It was supposed to be a graduation trip for their daughter, Sarah-Grace. Instead, a European vacation in early March turned into a race to stay one step ahead of COVID-19 for the Ramsay family of Port Alberni.
“Germany and Denmark was the original plan,” said Michael Ramsay, who is a captain with the Salvation Army in Port Alberni. He and his wife Susan, and daughters Sarah-Grace and Heather all embarked on what turned out to be a whirlwind trip around Europe and Scandinavia.
“We were planning on a quick visit to Sweden too. Denmark was the ultimate goal of our trip.”
Sarah-Grace has always wanted to go to Denmark; she is a huge Metallica fan, and drummer Lars Ulrich is from Copenhagen, Denmark. This trip was to be a celebration of her graduation.
Their Spring Break trip was booked months before the coronavirus pandemic began appearing, and because of a scheduling mixup the family departed a week before Spring Break, on March 7, out of Seattle.
Although coronavirus was in the news before their departure, countries were not closing down and shelter in place orders weren’t even a consideration yet. So the family left. “At the time, there was a lot of deciding,” Ramsay said.
“When we left we didn’t think it would reach the levels that it did. Like many other people we weren’t aware of the severity and speed it was travelling at the time. If we had the information at the beginning of the trip that we did at the end, it would have been different decision-making.”
They landed in Germany and spent a couple of days visiting attractions such as the Gutenberg bible and Hameln (also known as Hamelin), of Pied Piper fame.
The COVID-19 disease spread quickly, and so did border closures. “The speed really caught us off guard,” he said. “My wife (Susan) was very good at keeping on top of the news feed about it. That meant we were able to keep one step ahead of it as well as plan a safe route back.”
At first they thought they would be able to come back at the end of their scheduled trip. It quickly became apparent that wasn’t the case. Complicating matters was the fact they drove to Seattle and flew from the United States—they weren’t able to fly back the same way once the border between Canada and the U.S. closed.
Twice, they had to purchase new airline tickets, and they had to leave their car with a friend in Seattle.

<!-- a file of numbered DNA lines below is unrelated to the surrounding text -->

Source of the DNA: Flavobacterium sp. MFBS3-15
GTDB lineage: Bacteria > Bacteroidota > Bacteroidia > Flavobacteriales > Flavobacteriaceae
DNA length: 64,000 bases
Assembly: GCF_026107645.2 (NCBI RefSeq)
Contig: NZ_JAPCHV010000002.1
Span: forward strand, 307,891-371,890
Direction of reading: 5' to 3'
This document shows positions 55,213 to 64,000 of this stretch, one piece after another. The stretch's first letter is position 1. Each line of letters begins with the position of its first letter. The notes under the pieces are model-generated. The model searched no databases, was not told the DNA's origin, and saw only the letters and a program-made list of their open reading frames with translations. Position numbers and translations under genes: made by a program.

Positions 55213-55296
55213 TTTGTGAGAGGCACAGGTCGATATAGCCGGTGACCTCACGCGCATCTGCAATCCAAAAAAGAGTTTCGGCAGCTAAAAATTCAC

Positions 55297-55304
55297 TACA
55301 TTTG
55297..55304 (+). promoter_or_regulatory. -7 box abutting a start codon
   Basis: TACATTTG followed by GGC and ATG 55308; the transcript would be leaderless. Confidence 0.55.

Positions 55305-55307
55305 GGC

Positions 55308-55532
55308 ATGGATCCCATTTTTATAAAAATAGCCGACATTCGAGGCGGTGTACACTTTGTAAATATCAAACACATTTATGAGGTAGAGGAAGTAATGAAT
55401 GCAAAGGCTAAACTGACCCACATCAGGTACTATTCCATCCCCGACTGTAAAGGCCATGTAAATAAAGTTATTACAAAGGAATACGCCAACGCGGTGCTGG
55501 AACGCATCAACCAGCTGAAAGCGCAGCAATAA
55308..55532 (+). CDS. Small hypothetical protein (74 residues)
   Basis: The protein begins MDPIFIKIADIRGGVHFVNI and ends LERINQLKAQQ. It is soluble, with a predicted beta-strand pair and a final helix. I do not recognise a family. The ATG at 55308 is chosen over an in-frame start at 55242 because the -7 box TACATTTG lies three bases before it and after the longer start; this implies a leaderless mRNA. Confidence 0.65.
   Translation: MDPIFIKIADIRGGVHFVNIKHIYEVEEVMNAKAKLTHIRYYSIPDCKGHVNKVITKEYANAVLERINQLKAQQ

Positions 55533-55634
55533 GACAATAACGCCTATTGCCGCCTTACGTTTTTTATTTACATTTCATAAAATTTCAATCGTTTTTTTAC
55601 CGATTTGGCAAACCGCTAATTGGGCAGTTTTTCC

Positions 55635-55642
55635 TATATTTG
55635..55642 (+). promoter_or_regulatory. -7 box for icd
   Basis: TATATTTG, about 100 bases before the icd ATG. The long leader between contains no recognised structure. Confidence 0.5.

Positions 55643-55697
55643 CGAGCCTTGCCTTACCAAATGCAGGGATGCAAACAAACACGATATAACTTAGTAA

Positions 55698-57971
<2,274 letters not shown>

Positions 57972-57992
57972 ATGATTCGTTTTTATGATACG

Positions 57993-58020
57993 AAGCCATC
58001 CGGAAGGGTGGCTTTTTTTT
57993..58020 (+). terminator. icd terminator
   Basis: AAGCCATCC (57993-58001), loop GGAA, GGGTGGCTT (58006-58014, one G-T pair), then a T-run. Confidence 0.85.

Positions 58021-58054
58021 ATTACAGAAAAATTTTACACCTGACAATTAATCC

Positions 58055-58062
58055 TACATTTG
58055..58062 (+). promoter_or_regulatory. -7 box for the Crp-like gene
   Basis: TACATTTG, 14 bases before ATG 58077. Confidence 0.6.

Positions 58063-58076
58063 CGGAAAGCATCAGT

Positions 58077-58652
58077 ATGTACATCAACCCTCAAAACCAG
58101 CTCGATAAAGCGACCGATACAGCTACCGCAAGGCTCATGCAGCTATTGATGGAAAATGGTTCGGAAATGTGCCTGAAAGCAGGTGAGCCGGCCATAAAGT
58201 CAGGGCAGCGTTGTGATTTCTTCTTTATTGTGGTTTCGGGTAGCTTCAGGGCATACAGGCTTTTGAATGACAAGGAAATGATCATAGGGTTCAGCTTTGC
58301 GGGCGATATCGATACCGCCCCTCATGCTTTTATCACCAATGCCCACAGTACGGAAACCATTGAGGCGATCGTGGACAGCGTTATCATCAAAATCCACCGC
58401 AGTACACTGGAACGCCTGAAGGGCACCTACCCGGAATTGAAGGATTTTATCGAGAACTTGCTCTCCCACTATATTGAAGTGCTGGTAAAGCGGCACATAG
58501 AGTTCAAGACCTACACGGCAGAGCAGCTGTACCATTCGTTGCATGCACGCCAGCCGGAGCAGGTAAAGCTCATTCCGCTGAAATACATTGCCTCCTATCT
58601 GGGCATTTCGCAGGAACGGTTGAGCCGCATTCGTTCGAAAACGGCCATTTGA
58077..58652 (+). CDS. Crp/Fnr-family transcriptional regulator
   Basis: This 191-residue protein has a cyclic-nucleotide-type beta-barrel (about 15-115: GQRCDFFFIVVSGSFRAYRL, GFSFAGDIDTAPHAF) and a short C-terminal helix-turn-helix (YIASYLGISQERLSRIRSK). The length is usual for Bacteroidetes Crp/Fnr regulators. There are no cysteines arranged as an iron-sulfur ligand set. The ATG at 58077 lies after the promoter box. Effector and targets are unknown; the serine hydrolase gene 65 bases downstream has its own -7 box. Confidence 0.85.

“It was surreal, because while we were fleeing we were trying to see as much as we could.”
Most indoor attractions in the countries they visited were closing, so they tried to find outdoor monuments. When they ventured away from Ribe, Denmark, where they had booked accommodation, they were interviewed twice by news organizations because there were so few people out and about.
One restaurant was open: the Hard Rock Café. It was the saving grace for Sarah-Grace, who was disappointed that her graduation trip had to end early.
The family spent very little time in Denmark, which was her ultimate goal. The Hard Rock Café was full of memorabilia from bands she liked, including one of Lars Ulrich’s drum sets from Metallica.
Just before they left Denmark, they were able to make a quick stop at the site of The Little Mermaid, a bronze statue by sculptor Edvard Eriksen. The sculpture was commissioned in 1909 and unveiled in August 1913 in Copenhagen. It can be seen at the Langelinie Promenade on Copenhagen’s waterfront.
Denmark’s borders remain closed to international travellers. The Ramsays took a ferry to Sweden, then another a few hours later back to Germany. They drove inland to Frankfurt, where they were able to catch a flight home.
The adventure didn’t stop when the got home to Port Alberni. The Salvation Army was in the thick of offering assistance to the city’s vulnerable citizens during the early days of the pandemic.
The Ramsays were quarantined for 14 days, but they began helping even before the jet lag kicked in.
“That’s one of the blessings in this day and age with Messenger, Zoom and telephones,” Ramsay said.
“I’m still able to do stuff from my living room.”
While it may not have been the trip of a lifetime the Ramsays envisioned when they booked their tickets, they will all have stories to tell about their European vacation in 2020.
Susie Quinn is the Alberni Valley News editor.
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